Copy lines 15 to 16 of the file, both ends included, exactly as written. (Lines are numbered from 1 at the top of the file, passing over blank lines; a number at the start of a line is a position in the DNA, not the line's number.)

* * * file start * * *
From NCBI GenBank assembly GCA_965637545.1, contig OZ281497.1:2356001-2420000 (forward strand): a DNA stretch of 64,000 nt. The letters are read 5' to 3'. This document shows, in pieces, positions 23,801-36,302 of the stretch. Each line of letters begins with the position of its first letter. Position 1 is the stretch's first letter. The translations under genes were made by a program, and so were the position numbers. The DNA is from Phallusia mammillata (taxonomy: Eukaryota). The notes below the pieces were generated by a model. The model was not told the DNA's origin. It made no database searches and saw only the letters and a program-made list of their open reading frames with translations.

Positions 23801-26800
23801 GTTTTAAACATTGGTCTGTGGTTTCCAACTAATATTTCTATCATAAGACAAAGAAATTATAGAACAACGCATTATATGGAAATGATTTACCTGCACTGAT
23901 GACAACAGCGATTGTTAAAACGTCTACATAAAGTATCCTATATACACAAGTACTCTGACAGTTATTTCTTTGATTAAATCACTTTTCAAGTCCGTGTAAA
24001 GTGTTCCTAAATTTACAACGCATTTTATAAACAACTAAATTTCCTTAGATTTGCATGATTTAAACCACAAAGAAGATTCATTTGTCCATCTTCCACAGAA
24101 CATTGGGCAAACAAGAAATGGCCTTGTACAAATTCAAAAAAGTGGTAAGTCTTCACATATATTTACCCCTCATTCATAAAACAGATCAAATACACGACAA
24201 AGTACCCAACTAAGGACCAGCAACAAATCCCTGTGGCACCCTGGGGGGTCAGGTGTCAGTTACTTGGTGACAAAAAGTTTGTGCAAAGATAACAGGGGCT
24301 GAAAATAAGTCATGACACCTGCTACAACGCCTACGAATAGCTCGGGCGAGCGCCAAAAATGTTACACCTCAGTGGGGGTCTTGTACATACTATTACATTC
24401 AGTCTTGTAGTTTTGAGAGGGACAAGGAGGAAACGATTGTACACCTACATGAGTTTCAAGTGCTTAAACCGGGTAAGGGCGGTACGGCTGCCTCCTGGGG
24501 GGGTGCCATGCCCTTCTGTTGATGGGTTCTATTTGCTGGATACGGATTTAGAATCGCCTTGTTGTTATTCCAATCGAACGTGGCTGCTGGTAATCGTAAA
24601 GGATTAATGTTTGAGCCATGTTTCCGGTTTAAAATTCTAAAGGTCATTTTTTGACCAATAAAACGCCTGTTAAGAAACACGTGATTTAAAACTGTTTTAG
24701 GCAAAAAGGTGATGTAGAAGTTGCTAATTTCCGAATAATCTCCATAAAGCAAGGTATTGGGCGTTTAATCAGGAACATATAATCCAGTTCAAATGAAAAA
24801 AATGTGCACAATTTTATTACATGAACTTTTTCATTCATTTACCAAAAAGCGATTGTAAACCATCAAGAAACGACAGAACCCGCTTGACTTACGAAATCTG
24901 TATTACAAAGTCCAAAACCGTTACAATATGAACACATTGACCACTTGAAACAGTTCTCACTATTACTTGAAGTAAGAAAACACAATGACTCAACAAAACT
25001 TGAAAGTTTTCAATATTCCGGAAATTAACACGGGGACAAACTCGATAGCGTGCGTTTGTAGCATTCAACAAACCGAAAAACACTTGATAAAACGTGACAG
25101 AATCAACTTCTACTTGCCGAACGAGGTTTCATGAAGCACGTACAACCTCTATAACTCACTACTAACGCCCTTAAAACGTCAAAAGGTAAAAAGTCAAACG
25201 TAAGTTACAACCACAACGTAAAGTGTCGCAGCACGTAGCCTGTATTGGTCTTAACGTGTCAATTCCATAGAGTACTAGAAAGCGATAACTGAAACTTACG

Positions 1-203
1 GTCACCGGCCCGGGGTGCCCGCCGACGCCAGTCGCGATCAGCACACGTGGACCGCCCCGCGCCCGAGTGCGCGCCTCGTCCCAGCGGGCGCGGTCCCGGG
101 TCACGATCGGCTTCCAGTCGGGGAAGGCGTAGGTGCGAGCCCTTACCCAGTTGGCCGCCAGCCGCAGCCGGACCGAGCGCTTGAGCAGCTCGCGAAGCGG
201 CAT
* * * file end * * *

25001 TGAAAGTTTTCAATATTCCGGAAATTAACACGGGGACAAACTCGATAGCGTGCGTTTGTAGCATTCAACAAACCGAAAAACACTTGATAAAACGTGACAG
25101 AATCAACTTCTACTTGCCGAACGAGGTTTCATGAAGCACGTACAACCTCTATAACTCACTACTAACGCCCTTAAAACGTCAAAAGGTAAAAAGTCAAACG